True crime is one of those genres that has evolved significantly since it gained popularity in the 1990s. A superficial fascination with violent crime has morphed over time into a fascination with the person who did it. One of the problems that has always plagued the validity of giving serial killers detailed coverage in documentaries is that it often feels pointless, and we as viewers can’t help but feel icky by the time the credits roll. That is why “Mindhunter” offers fans of true crime a refreshing change of pace by presenting a nuanced perspective on the motives of a violent individual without forcing it’s viewers to empathize with deviancy.
The Netflix series follows FBI agents Holden Ford (Jonathan Groff) and Bill Tench (Holt McCallany) as they aim to learn more about the behavior of a serial killer but are met with a wall of skepticism from those who believe violent individuals are simply born that way, a widely accepted belief in 1970s America. Their research eventually gains steam and is legitimized with the assistance of Wendy Carr (Anna Torv), a renowned psychologist who aids them in launching a research project aimed at interviewing imprisoned serial killers. What follows is a series of character studies, each taking place in the typical environment of a dimly lit room perfectly suited for interrogation, yet the conversations taking place often take harrowing turns and build up a sense of dreadful mystery.
The team seeks something that goes beyond simply understanding a killer’s motivations, and in the process, offers a subtle warning against reducing someone’s aberrant behavior. Although Agent Holden’s optimism erodes with every interview he conducts, he is still willing to do the dirty work of “hearing out” a serial killer if it means getting information. Agent Tench struggles with the idea of empathizing with a killer, even under false pretenses, while Dr. Carr works to keep their research grounded in methodology and steps in to conduct the interviews after Ford and Tench are called on to assist in murders that are taking place in Atlanta.
The most impressive aspect about this series is that some of it’s most jarring moments are conveyed through spoken word. After getting a sense of the morbidity being talked about, we become more intensely drawn to what is going on. Ed Kemper (Cameron Britton), who is surprisingly cordial and even helpful to the investigation, becomes gradually imposing, creating a power struggle with agent Ford’s attempts to divulge information. The series contains its fair share of shocking revelations, but the generous pacing of the series allows us to process these revelations without feeling emotionally out of touch.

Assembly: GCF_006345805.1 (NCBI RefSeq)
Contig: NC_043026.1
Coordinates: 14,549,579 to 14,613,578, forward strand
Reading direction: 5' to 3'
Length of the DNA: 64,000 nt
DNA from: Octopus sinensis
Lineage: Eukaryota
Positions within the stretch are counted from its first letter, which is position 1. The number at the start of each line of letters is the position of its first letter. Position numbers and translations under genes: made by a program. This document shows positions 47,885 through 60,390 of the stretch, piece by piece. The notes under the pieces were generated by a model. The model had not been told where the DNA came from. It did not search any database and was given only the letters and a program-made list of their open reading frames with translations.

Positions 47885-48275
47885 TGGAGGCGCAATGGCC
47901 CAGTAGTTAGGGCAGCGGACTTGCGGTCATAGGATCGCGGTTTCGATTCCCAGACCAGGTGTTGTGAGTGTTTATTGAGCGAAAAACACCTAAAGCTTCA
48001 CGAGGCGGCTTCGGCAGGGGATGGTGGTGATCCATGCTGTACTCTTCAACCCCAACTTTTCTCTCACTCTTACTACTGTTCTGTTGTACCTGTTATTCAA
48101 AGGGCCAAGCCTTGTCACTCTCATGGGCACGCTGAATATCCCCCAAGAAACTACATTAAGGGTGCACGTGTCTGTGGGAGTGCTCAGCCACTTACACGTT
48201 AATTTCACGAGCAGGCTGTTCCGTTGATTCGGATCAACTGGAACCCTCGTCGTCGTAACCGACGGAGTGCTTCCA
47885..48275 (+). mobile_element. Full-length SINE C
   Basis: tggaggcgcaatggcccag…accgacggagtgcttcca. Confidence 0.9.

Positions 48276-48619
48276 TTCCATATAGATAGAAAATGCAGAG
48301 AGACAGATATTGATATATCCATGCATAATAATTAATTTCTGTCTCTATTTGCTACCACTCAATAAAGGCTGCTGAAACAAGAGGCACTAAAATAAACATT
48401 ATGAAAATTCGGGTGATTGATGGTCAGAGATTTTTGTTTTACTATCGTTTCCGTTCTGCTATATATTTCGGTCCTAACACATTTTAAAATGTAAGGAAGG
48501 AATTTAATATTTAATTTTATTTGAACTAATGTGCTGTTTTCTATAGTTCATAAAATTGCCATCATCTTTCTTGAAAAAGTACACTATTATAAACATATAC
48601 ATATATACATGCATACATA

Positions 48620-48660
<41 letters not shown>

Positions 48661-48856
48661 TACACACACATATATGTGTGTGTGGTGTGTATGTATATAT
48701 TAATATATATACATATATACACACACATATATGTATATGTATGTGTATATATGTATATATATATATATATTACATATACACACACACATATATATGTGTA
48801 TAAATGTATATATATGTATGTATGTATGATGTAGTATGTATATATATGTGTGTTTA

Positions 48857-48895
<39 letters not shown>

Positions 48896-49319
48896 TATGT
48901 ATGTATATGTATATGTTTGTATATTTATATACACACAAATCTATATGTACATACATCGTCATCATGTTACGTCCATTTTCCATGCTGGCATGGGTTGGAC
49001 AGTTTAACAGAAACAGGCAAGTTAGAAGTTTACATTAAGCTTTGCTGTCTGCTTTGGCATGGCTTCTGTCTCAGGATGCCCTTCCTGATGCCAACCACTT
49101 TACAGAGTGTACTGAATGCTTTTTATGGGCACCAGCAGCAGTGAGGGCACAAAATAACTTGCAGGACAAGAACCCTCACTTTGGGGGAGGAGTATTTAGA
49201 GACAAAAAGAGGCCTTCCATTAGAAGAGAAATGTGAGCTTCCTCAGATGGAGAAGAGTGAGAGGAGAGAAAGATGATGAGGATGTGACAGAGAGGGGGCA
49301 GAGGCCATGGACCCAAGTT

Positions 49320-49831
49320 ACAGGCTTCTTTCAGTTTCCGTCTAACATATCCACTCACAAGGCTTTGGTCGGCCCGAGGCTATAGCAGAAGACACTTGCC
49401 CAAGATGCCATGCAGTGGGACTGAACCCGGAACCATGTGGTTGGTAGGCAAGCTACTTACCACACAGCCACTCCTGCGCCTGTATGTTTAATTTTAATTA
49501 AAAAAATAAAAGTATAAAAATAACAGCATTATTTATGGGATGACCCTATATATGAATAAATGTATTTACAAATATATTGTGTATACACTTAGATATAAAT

The theme of righteousness is presented as an idea that creates a massive burden, especially in the context of homicidal investigations. We know and understand that an individual who commits murder deserves some form of punishment, and when the only way to prevent gruesome crimes from happening is by understanding the mind of a killer, and the series does a great job of getting us to more fully understand that crime cannot be relegated to “falling through the cracks.” We find evidence to support the idea that criminality is, more often than not, a response to a broken society that prioritizes incarceration over rehabilitation.
Agent Ford is initially conveyed to us as idealistic, stoic in his approach and determined to do good. He prefers a “no body bags” approach instead of the FBI’s complacency with minimal casualties. As he confronts the reality of how perverse the human being can be, his stoicism is visibly degraded. It is through his optimism that many of us can relate and through his adamance for simply listening instead of dominating. By the same token, we are manipulated into thinking that will be enough to get someone to open up, and it just might. But the baggage we find along the way can be enough to overwhelm our desire to help.
If you enjoy true crime that is nuanced and offers perspective without the gratuitous violence, this expertly crafted series might just suit those needs. It’s shot in a wide lense, which gives the series a cinematic feel to it, and the looming sense of anxiety is perfectly accompanied by a harrowing soundtrack. It’s an all around well put together series with a captivating narrative that is portrayed through conflicted characters and a stunning performance by Cameron Britton. Even for casual fans of the genre, this series is a must-see character study that actually brings something to the table when it comes to the topic of true crime.